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Beyond The Big Dig
About this project

What happens to the ribbon of land being created by the depression of the Central Artery may be the most important development decision to face Boston in a generation.



LOTS & BLOCKS

Park designs surfacing quickly

By Thomas C. Palmer Jr., Globe Staff, 4/20/2003

Just to show how quickly things are moving on the design of the new Surface Artery parks: Five designs by the professionals on the EDAW team for the four Wharf District blocks, the heart of the corridor, are already being presented to the public.

The five themes, presented at a charrette at New England Aquarium this month, are Cultural Plaza, Four Seasons Garden, Civic Promenade, Historic Tableau, and Common Ground.

Those labels hint at what visitors to Boston might find in what is now the shadowy space under the old elevated Central Artery. But the full views will soon be available on the World Wide Web. And at a May 8 "listening session," the designers will hear more from the public.

"Tell us what you think," EDAW's Dennis Carmichael told the 70 or so attendees at the Imax Theater as the five concepts were previewed. "How are we doing?"

It is inevitable, he said, that elements of the five plans will be mixed in the final design, and that new ideas will emerge before the five are reduced to two designs at the end of June.

Parallel processes exist for the smaller sets of parks bracketing the Wharf District, in the North End and Chinatown.

Amid the euphoria over actual forward movement on Surface Artery designs, however, a nasty subject came up again at last week's meeting of the Mayor's Surface Artery Completion Task Force. It's the governing legislation for the land.

The short-version history of the issue goes like this:

It's never been established who will own, pay to maintain, or operate and be responsible for the new parks. So a bill was debated last year that would have created a new authority-like entity - a public trust - to take over.

It went down to an ignominious barrage of criticism and indifference. But lo and behold, it's been tinkered with and refiled in this legislative session.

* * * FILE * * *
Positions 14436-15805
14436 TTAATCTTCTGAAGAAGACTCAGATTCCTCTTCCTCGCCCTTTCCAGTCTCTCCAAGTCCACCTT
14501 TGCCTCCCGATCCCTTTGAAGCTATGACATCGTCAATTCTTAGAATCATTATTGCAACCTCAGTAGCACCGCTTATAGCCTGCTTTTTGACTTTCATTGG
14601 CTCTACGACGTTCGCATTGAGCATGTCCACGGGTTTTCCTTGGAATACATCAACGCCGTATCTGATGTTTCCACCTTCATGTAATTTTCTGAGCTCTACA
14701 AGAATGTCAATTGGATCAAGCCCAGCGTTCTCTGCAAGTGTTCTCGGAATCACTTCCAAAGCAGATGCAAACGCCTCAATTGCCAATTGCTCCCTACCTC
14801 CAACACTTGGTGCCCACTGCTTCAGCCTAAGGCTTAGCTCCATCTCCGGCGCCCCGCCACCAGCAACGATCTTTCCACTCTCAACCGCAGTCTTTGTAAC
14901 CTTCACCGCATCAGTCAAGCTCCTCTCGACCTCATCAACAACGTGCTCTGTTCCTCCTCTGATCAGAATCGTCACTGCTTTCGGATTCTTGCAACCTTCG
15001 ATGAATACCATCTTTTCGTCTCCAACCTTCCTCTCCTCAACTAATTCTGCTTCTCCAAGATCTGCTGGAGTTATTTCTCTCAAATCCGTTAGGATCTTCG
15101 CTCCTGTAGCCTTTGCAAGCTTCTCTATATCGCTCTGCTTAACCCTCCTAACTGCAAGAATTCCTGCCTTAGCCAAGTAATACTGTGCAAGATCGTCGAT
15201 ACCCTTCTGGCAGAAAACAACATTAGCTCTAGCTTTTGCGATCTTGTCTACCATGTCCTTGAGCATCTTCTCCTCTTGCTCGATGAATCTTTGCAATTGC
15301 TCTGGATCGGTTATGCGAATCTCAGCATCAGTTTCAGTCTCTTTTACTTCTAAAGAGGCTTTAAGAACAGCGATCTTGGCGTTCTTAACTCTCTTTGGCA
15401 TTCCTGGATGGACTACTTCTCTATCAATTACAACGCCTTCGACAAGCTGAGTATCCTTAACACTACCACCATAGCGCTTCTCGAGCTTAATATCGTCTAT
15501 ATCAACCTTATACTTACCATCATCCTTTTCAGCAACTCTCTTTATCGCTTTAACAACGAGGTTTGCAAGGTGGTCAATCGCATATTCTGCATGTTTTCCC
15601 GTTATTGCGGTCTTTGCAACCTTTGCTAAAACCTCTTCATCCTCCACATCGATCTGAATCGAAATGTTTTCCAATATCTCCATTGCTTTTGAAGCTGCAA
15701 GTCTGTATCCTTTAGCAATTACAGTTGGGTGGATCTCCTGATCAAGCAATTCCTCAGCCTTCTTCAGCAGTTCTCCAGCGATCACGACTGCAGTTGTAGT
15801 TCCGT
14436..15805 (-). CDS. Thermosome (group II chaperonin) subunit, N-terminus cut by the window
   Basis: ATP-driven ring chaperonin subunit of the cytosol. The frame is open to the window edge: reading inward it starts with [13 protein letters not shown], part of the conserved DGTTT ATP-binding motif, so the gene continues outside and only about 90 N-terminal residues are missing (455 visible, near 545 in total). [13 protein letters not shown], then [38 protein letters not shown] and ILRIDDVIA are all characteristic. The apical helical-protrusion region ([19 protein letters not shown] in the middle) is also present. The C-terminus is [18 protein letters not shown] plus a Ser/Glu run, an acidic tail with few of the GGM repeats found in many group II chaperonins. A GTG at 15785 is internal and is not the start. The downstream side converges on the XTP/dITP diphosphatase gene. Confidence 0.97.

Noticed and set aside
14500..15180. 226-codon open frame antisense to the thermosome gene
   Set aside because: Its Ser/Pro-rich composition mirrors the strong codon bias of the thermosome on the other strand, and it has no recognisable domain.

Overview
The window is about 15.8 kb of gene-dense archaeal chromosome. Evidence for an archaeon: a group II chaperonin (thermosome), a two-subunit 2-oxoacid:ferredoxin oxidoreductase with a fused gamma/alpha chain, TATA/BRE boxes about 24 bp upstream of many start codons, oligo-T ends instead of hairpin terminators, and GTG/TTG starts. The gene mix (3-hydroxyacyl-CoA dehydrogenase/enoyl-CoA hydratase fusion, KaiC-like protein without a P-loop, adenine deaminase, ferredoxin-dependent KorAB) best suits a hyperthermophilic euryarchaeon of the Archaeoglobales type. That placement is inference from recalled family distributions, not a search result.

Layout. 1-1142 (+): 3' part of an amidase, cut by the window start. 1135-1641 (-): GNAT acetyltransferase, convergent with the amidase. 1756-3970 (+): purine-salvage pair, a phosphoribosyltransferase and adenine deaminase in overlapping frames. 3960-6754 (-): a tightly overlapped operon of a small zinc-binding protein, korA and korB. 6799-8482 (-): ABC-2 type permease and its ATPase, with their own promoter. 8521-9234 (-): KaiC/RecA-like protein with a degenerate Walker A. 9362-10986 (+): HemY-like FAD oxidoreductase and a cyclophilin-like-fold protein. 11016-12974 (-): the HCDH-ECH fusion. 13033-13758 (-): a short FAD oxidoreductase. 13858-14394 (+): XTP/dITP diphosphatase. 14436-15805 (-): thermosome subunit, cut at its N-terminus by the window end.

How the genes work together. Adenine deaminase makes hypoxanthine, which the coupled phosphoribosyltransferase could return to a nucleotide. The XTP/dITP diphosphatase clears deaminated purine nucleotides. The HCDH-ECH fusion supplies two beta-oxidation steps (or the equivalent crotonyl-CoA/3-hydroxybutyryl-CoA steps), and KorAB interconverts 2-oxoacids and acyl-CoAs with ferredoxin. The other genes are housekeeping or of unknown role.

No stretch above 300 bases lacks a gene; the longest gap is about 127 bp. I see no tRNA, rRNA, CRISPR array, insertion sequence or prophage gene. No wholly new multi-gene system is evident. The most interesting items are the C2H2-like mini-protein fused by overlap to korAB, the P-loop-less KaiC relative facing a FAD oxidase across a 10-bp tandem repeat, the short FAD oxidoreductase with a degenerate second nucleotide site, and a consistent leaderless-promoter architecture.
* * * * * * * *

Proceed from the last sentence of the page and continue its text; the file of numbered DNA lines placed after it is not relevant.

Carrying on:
A hearing will be held at 10 a.m. April 29. If the comments of the task force members last week were any indication, this version is headed for the same fate.

Larry Rosenblum of the Leather District noted that the proposed trust would oversee both parks and development parcels, which would mean short shrift for the green space, he concluded. "The underlying problem still exists and won't go away," he said.

Patrice Todisco of the Boston Greenspace Alliance said that it was "curious, at a time when we're trying to streamline government, we would propose an agency that looks like this."

The Artery Business Committee doesn't like the proposed tax on businesses to pay for upkeep.

Residents of Harbor Towers say the bill would give them no representation, and in an unusual show of unity the North End and Chinatown delegates agreed.

Summed up the Conservation Law Foundation's Bennet Heart: "That bill has all of the same fundamental flaws. There are some improvements at the margins."

So who's pushing it? Nobody we talked to knew.

But with the Metropolitan District Commission being subsumed by Environmental Affairs, it's just possible the parks could also fall under a state park network.

The mayor's task force might like that. But the parks are in his city, and the mayor probably wouldn't.

Other assets

Puddingstone Park on Mission Hill, with its great views, won't be done till later this year, but the development that made it possible, One Brigham Circle, opens for business early next month.

Walgreen's and both Fleet and Citizens banks will move into their new spaces, making way for a restaurant, plus a public plaza to be constructed at Calumet and Tremont streets.

Developer Ronald M. Druker, president of the Druker Co., has given $150,000 to the Boston Public Library for an annual lecture series, "Celebrating Design and Architecture." It commemorates the 100th anniversary of the family's involvement in real estate. The first lecture was given last month by Robert A.M. Stern, dean of the School of Architecture at Yale University and architect of the Spangler Center at Harvard's School of Business.

Have a question about development in Boston? E-mail Lots & Blocks at blocks@globe.com.




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